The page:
Interview: Tronik Youth

Tronk Youth

Tronk YouthFrom discovering the Gossip to his new label Nein, producer Tronik Youth has had his mitts round the pulse of cooler leftfield sounds for the last ten years or more.

As a producer Tronik (aka Neil Parnell), has released over 75 remixes and 25 singles while helping run Back Yard Recordings, the imprint behind the Gossip and Chromeo.

His most recent project is Nein Records, a new label devoted to all things electronic, running the gauntlet from acid to cold wave. With a prolific release schedule, it’s quickly become a hub for talent both old and new, acting as a vessel for music from Heretic, Emperor Machine and DJ Rocca.

At the same time, Neil is gearing up to release his debut LP as Tronik Youth, Youth is Wasted on the Young, an eleven track homage to the analogue sounds he’s so in love with. We caught up with Neil to get to the bottom of the record and Nein’s relentless commitment to exposing electronica’s talented underbelly…

How did you first get into music?

I remember twiddling the radio dial to find the FM signal as a kid. I could hear two records playing at once and but thought the signal had gone weird. But it was Peel playing Grandmaster Flash’s Adventures On The Wheels of Steel.

As a little kid in Kent, I hadn’t a clue what was going on. But I forced my mum to take me to London to get a copy. That was it. From then on I was just obsessed.

What made you want to start making your own music?

I’ve DJed since the eighties off and on but not in any career kind of way. I’d never really thought about making music. Now we’re in an age where you can make music on your laptop or phone – but then it was tougher.

A friend of mine ran Backyard Records and I fell in with him. Between us we found and signed the Gossip. I tried my hand at doing a remix and suddenly I was just totally hooked.

What’s the thinking behind your new label Nein?

Recently, my mate Iain really wanted to get back into music. There’s so much good stuff about so we decided to set up the label. I’ve never been more excited about music I’ve got to admit. The plan was to release a record every couple of weeks over the year, then slow down. It’s got to the point now where we’re releasing two a week.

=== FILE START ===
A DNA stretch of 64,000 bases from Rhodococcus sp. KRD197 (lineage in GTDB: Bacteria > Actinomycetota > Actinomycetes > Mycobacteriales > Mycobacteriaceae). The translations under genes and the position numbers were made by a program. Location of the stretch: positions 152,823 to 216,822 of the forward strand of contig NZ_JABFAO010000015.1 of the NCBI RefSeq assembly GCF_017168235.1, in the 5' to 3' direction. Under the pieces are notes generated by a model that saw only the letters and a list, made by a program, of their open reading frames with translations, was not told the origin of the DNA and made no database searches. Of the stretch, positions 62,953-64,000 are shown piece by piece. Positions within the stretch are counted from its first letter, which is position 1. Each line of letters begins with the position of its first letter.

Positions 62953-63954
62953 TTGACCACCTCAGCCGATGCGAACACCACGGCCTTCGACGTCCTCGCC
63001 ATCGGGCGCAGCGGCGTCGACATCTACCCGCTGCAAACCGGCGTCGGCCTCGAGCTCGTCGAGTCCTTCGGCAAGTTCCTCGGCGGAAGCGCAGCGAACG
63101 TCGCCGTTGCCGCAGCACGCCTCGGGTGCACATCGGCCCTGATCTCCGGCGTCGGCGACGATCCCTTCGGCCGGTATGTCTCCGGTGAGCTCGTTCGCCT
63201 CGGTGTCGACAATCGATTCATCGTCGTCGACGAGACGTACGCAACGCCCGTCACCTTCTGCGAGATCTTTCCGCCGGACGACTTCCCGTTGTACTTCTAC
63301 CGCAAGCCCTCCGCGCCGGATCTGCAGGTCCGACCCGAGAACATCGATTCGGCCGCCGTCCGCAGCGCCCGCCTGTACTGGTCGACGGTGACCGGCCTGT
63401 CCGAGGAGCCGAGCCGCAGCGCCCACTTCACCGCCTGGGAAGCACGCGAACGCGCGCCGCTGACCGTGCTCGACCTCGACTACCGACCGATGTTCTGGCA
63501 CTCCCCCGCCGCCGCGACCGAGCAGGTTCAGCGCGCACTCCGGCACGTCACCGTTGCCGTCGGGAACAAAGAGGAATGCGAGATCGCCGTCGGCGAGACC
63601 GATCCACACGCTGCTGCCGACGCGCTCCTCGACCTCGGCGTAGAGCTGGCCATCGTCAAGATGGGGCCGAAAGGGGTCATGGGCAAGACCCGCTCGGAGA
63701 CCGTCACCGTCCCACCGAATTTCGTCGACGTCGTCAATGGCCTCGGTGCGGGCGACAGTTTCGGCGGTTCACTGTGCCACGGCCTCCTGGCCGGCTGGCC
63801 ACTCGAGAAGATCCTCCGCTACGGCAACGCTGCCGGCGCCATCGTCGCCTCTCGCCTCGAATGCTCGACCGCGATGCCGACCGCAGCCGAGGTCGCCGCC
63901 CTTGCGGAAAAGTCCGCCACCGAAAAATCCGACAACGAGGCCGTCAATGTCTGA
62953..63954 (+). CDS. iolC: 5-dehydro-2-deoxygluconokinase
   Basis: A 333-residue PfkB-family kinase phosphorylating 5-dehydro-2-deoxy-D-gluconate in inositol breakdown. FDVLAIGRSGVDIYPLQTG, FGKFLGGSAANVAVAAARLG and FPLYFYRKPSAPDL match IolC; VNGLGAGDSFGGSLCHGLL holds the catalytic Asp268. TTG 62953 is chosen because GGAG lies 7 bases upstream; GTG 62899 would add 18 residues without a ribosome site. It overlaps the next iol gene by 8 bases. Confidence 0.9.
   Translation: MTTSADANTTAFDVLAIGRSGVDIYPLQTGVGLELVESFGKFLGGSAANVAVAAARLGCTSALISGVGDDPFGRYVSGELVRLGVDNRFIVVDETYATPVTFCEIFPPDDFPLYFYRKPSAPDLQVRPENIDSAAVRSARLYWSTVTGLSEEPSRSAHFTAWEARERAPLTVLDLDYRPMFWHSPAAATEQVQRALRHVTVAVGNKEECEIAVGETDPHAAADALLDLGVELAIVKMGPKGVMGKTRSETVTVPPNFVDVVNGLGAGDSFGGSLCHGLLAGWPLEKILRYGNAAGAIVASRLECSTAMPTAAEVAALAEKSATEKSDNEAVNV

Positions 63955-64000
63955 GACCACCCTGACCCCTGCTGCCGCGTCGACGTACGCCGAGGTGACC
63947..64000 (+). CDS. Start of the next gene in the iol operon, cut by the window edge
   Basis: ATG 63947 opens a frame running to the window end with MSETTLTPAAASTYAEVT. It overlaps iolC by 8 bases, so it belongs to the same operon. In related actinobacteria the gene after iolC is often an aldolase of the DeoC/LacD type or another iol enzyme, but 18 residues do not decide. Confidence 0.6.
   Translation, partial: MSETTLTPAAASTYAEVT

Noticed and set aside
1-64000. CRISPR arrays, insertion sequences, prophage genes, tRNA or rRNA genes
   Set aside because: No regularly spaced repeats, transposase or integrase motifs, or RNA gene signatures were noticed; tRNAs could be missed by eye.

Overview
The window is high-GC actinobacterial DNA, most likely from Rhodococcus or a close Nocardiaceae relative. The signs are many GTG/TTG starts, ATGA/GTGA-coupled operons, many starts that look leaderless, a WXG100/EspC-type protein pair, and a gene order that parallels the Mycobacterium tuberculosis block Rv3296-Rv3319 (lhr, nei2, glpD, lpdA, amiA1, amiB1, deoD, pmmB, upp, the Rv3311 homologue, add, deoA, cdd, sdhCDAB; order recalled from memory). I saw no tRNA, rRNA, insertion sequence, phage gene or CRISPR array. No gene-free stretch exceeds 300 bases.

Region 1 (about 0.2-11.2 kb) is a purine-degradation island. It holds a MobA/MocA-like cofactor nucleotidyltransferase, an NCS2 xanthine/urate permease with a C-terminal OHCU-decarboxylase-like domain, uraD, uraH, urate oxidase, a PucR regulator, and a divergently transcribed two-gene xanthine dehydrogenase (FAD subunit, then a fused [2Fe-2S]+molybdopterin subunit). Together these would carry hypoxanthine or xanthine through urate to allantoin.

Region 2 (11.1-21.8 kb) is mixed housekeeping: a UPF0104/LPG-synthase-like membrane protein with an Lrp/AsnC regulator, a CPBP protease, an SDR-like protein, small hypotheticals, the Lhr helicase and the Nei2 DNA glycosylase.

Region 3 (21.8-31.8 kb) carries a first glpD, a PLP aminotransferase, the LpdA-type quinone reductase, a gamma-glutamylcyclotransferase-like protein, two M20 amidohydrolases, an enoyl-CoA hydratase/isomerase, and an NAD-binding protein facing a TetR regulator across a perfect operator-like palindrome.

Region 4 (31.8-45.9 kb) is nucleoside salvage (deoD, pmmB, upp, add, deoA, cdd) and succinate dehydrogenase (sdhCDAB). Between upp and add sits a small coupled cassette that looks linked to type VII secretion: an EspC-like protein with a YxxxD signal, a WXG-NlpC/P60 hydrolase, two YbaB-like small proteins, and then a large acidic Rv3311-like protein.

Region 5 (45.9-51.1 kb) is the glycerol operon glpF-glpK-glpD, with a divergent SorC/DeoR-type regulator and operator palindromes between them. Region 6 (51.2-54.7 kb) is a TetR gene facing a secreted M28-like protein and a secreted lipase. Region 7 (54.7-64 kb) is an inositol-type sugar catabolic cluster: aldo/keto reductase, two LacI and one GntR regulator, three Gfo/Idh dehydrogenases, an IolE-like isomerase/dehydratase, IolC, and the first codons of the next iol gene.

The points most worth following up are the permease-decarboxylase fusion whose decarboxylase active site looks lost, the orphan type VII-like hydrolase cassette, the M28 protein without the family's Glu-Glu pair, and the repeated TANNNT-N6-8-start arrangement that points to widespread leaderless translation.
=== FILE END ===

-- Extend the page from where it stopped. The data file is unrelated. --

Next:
We’re working with some great people – Heretic, Two Mamarrachos, Jonah Considine – but that was the plan. We just wanted to make an impact, but the only way you can do it is by being the best you can, as often as you can – that way you get more visibility. We wanted to be someone like Kompakt. You might not like every release but you know it’s a great label.

Have you found artists responsive when you’ve approached them?

I knew it’d be hard from the start but once we’d got a bit of hype, some PR push, I knew we’d be okay. And we’re now at that situation where people come to us. Now when I email someone, they’ll pretty much respond which wasn’t the case a few years ago. You can see that there’s been a shift. It’s good but it was an uphill struggle at first.

How did you make your own artist album?

I never really thought about doing an album as you can get as much traction from doing 12s as an LP. But I had two friends who did full length records. They went down really well and took them to another level music-wise. It showed off their influences – krautrock, more ambience – outside the club. It’s helped them go up in critics’ estimation. If I want to be taken seriously, I thought an LP would help. The rest of this year has been spent working towards this full length record.

I did a couple of tracks with Gabe from Factory Floor – he’s like a machine on this kind of krautrock, weirder tip. But the LP is really varied from the first electronic music I was really into such as Kraftwerk to more club and cosmic sounds. I wanted to make sure I wasn’t confined to the sort of sounds that would make people dance.

How’s your music making approach evolved?

Originally it was in a big studio and I was overwhelmed. Then I moved onto a laptop and started using plug-ins. On making the LP, I decided to build a little studio and spent two months learning how to use my new kit, a drum machine, 303 and a few other machines. Then it was literally tracks flying out left right and centre. I’ve probably got half another record in the bank too. So it was good for me, working in a different way, being more spontaneous. I’m now constantly thinking about the next synthesiser I want to buy.

Which artists you’re really excited about?

We’re working with Tim Heretic, one half of Eskimo Twins, and I’ve always been a fan – same for Andy Meecham from Emperor Machine. I’ve loved his music since he was in Bizarre Inc. He’s basically never made a bad record. The first time I ever met him I spent most of it trying not to be a fan boy. But him releasing a record with us is like being a Man U fan and having a kick about with Ryan Giggs. But that’s the great thing about music. It can happen.

Everyday I wake up and feel like it’s a dream to work with these people. That’s our mindset. Trust us. We want people to go to Beatport, see it’s Nein and know it’s a mark of quality.

Tronik Youth’s Youth is Wasted on the Young is released 20 July. The Nein Oh Nein compilation is out now.

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